Kejriwal’s ‘cause’ and AAP’s past tantrums

Author: 
Amulya Ganguli

In deciding to support Arvind Kejriwal in one of his customary skirmishes with those whom he regards as his enemy, the chief ministers of West Bengal, Andhra Pradesh, Karnataka and Kerala may be backing the wrong horse.
The sight of Mamata Banerjee, Chandrababu Naidu, H D Kumaraswamy and Pinarayi Vijayan sitting side by side in Kejriwal’s house and calling for the prime minister’s intervention in the dharna being observed by the Delhi chief minister against the Lt. Governor, Anil Baijal, may be seen as yet another example of a united offensive against the BJP.
But it is necessary for the anti-BJP forces to remember that their opposition to the ruling party at the Centre has to be motivated by a worthwhile cause, which will have wide popular support and will be unambiguously recognized as worth fighting for. If Kejriwal’s dharna does not fall in this category, the reason is his past record which suggests that he never matured from being a rabble-rousing activist during Anna Hazare’s anti-corruption campaign to be a sober and responsible chief minister.
Instead, his instincts remain that of an “anarchist”, as he once boasted during his first term in office when he also threatened to disrupt the Republic Day parade while sitting on yet another dharna inside the security zone of Lutyens Delhi. His resignation as the chief minister after that episode and re-election have not induced any change in his attitude.
He continues to be a person who believes in theatrics to attract public attention in order to get his way on whatever his objective is at the time. At the moment, his objective is to draw attention to the “strike” which is being observed by the IAS bureaucrats. But he would rather not dwell on the reason which made the officials resort to such an unusual step, which is the alleged assault on the chief secretary by the Aam Aadmi Party’s (AAP) legislators in the chief minister’s house following a difference of opinion.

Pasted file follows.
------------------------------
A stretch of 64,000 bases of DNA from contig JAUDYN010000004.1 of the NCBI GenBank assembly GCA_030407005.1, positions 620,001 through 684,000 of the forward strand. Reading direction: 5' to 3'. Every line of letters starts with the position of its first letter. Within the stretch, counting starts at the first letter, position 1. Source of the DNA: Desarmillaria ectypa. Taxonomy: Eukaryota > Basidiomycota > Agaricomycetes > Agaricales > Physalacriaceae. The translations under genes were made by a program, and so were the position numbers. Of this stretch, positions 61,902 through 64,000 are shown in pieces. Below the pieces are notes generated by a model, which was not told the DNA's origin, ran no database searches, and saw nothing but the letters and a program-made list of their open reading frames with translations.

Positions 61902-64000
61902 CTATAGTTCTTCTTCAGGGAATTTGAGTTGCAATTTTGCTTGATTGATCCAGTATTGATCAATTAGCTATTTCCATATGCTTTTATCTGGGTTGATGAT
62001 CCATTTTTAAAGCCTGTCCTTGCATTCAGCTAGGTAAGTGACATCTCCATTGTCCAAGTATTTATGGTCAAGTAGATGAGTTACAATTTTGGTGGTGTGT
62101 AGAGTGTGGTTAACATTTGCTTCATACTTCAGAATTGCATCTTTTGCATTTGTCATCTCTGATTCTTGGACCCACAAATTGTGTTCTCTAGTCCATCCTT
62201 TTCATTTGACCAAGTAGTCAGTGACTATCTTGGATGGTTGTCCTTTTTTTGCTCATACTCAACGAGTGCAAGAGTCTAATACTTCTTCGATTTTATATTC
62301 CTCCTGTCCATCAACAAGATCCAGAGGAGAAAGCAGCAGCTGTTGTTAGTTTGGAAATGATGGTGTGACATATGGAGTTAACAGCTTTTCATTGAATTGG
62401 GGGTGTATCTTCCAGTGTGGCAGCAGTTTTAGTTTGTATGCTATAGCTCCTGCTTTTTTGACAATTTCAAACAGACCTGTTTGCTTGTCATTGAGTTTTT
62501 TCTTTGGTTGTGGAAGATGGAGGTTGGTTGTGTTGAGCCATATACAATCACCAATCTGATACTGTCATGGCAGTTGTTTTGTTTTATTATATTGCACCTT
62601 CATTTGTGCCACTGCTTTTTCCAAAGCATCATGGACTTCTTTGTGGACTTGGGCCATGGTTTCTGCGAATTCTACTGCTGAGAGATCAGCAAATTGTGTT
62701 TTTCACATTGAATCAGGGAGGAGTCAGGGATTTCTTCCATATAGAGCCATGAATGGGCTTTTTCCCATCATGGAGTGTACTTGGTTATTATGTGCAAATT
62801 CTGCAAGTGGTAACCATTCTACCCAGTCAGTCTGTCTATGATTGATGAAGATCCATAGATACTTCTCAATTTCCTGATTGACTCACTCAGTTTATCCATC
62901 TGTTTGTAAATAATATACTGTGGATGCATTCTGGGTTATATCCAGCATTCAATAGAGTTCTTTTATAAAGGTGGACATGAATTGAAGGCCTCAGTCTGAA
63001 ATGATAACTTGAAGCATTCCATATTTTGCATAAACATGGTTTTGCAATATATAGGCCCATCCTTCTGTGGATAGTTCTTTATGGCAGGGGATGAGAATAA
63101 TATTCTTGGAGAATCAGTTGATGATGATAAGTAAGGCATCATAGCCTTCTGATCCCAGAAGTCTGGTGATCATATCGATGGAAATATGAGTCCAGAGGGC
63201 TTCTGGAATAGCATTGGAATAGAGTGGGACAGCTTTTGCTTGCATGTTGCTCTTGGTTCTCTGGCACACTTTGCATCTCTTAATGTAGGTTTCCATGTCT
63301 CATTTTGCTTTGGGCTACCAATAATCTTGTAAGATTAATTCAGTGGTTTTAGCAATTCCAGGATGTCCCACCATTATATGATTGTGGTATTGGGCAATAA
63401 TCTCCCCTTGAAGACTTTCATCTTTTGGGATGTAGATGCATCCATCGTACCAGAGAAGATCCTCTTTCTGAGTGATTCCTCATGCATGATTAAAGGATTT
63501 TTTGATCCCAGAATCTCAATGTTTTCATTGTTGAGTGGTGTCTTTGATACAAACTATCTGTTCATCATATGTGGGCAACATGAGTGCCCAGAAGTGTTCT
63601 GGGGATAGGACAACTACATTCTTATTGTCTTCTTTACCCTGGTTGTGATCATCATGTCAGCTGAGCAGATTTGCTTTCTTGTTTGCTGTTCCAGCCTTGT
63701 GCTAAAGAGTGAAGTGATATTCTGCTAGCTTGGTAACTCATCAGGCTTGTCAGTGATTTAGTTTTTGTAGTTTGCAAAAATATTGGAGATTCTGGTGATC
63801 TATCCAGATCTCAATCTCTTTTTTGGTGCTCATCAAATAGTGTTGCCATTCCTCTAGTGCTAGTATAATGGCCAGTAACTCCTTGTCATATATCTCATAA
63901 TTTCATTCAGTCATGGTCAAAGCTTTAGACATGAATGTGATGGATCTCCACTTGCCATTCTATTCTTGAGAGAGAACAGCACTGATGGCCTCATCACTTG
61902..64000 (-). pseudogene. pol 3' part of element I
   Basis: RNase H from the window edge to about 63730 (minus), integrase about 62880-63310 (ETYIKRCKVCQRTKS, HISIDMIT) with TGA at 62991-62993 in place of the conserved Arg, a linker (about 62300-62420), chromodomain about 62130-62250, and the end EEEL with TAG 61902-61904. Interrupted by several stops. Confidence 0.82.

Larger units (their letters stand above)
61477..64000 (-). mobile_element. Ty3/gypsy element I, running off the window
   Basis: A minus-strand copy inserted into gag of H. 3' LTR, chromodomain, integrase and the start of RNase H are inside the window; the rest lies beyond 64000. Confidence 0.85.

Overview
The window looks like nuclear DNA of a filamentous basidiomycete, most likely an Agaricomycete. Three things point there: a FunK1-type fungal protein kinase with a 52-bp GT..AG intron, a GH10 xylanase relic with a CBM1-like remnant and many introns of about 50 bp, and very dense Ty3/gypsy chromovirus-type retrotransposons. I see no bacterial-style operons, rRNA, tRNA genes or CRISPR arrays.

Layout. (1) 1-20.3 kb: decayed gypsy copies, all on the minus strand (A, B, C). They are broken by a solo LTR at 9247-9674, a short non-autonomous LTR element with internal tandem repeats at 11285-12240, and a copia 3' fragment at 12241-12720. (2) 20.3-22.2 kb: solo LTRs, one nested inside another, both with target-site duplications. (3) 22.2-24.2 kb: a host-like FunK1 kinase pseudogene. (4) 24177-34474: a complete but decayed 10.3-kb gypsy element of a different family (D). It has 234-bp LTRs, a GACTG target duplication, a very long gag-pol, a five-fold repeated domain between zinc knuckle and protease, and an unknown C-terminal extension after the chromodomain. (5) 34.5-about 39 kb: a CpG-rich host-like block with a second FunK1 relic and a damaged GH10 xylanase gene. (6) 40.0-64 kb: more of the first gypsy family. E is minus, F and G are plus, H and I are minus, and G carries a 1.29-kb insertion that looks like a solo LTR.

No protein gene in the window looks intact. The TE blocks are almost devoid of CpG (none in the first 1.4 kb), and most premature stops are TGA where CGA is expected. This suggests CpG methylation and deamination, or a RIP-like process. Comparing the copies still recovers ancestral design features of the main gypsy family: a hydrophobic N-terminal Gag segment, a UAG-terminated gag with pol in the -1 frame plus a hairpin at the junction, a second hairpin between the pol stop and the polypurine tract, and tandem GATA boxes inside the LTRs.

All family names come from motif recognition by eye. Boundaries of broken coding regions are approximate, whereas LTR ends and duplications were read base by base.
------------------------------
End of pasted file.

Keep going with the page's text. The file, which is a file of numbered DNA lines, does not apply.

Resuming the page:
In a way, he had always been an outsider who believed along with others in Anna Hazare’s movement that they had a special mandate to set things right in the country. He is also a loner who found it impossible to get along with those who may have a voice of their own. Hence, the eviction from the party of Yogendra Yadav, Prashant Bhushan and others.
From all accounts, therefore, Kejriwal answers to the description of being “yera” or crazy, a Marathi word used by the former Union home minister, Sushil Kumar Shinde, when Kejriwal was signing files sitting on a Delhi pavement during winter.
While Kejriwal has calmed down somewhat from the time when he accused everyone from Mukesh Ambani to Arun Jaitley of being on the wrong side of the law, and earned libel suits against himself as a result, his latest antics have shown that anarchism remains ingrained in his temperament.
For Mamata Banerjee and Co. to take up his case, therefore, show a woeful lack of judgment, which not only ignores the incident of alleged assault, but also endorses the undignified and melodramatic act of elected representatives behaving in a wholly unbecoming manner by “occupying” the visitors’ room in the Lt. Governor’s house to compel the latter to hear their grievances.
It goes without saying that even at a time when rowdy behaviour has seemingly become the norm in parliament and the legislative assemblies and verbal restraint is not always observed by high dignitaries, as when a minister calls journalists “presstitudes”, the unseemly drama enacted by Kejriwal is one of the worst incidents in which politicians have been involved in recent years.
The Congress’s abstention from the support extended to Kejriwal by the four chief ministers can be explained by the fact that it is a political opponent of the AAP in Delhi (like the BJP), but the failure of the Telangana chief minister, K Chandrashekar Rao, to join the four although he is a votary of a federal front (and despite being in Delhi) is significant.
It shows that an anti-BJP front cannot simply be drummed up if a critic of the saffron party suddenly throws a tantrum. There has to be a justifiable reason for lending him a helping hand. Otherwise, the idea of an anti-BJP formation will appear whimsical and not in support of a cause where injustice has palpably been done. (IPA)

Friday, 29 June, 2018